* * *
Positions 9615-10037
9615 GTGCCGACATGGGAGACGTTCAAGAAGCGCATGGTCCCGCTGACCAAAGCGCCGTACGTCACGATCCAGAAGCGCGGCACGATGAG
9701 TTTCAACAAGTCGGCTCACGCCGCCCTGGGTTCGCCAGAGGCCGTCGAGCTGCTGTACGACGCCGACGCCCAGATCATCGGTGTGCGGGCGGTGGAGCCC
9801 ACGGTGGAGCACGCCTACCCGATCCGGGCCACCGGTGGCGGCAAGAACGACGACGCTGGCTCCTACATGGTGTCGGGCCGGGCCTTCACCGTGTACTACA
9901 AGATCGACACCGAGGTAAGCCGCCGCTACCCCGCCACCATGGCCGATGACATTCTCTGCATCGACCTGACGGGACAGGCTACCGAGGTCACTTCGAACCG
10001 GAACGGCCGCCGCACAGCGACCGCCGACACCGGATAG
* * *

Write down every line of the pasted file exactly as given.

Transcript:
Positions 9615-10037
9615 GTGCCGACATGGGAGACGTTCAAGAAGCGCATGGTCCCGCTGACCAAAGCGCCGTACGTCACGATCCAGAAGCGCGGCACGATGAG
9701 TTTCAACAAGTCGGCTCACGCCGCCCTGGGTTCGCCAGAGGCCGTCGAGCTGCTGTACGACGCCGACGCCCAGATCATCGGTGTGCGGGCGGTGGAGCCC
9801 ACGGTGGAGCACGCCTACCCGATCCGGGCCACCGGTGGCGGCAAGAACGACGACGCTGGCTCCTACATGGTGTCGGGCCGGGCCTTCACCGTGTACTACA
9901 AGATCGACACCGAGGTAAGCCGCCGCTACCCCGCCACCATGGCCGATGACATTCTCTGCATCGACCTGACGGGACAGGCTACCGAGGTCACTTCGAACCG
10001 GAACGGCCGCCGCACAGCGACCGCCGACACCGGATAG